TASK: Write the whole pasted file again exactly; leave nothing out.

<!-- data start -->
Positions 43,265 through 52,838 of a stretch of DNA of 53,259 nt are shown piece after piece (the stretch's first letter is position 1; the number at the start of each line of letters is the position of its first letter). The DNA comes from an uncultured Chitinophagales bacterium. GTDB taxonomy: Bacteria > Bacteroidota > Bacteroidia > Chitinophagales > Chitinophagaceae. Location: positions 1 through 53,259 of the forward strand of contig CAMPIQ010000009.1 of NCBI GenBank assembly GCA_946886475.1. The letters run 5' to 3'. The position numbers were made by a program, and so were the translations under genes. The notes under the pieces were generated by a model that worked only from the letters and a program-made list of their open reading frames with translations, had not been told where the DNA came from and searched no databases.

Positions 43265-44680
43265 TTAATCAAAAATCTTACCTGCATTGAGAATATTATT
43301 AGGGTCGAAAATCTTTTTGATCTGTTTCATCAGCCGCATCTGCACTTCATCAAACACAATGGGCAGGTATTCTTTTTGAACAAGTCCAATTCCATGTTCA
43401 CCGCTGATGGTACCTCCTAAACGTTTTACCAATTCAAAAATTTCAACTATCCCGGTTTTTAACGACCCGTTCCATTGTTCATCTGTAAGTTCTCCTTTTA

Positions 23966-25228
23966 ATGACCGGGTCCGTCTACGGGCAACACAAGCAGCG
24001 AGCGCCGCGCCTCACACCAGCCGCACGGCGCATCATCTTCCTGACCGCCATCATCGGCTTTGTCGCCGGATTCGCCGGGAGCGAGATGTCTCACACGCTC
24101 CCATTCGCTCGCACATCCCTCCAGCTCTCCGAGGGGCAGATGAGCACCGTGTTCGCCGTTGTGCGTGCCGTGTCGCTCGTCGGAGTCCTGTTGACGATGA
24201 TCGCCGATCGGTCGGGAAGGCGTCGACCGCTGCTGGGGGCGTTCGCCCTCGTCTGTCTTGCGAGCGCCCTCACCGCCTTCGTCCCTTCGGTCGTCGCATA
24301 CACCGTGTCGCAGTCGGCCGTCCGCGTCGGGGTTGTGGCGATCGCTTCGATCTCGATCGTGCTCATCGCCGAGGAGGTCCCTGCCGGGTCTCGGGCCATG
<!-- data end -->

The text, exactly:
Positions 43,265 through 52,838 of a stretch of DNA of 53,259 nt are shown piece after piece (the stretch's first letter is position 1; the number at the start of each line of letters is the position of its first letter). The DNA comes from an uncultured Chitinophagales bacterium. GTDB taxonomy: Bacteria > Bacteroidota > Bacteroidia > Chitinophagales > Chitinophagaceae. Location: positions 1 through 53,259 of the forward strand of contig CAMPIQ010000009.1 of NCBI GenBank assembly GCA_946886475.1. The letters run 5' to 3'. The position numbers were made by a program, and so were the translations under genes. The notes under the pieces were generated by a model that worked only from the letters and a program-made list of their open reading frames with translations, had not been told where the DNA came from and searched no databases.

Positions 43265-44680
43265 TTAATCAAAAATCTTACCTGCATTGAGAATATTATT
43301 AGGGTCGAAAATCTTTTTGATCTGTTTCATCAGCCGCATCTGCACTTCATCAAACACAATGGGCAGGTATTCTTTTTGAACAAGTCCAATTCCATGTTCA
43401 CCGCTGATGGTACCTCCTAAACGTTTTACCAATTCAAAAATTTCAACTATCCCGGTTTTTAACGACCCGTTCCATTGTTCATCTGTAAGTTCTCCTTTTA

Positions 23966-25228
23966 ATGACCGGGTCCGTCTACGGGCAACACAAGCAGCG
24001 AGCGCCGCGCCTCACACCAGCCGCACGGCGCATCATCTTCCTGACCGCCATCATCGGCTTTGTCGCCGGATTCGCCGGGAGCGAGATGTCTCACACGCTC
24101 CCATTCGCTCGCACATCCCTCCAGCTCTCCGAGGGGCAGATGAGCACCGTGTTCGCCGTTGTGCGTGCCGTGTCGCTCGTCGGAGTCCTGTTGACGATGA
24201 TCGCCGATCGGTCGGGAAGGCGTCGACCGCTGCTGGGGGCGTTCGCCCTCGTCTGTCTTGCGAGCGCCCTCACCGCCTTCGTCCCTTCGGTCGTCGCATA
24301 CACCGTGTCGCAGTCGGCCGTCCGCGTCGGGGTTGTGGCGATCGCTTCGATCTCGATCGTGCTCATCGCCGAGGAGGTCCCTGCCGGGTCTCGGGCCATG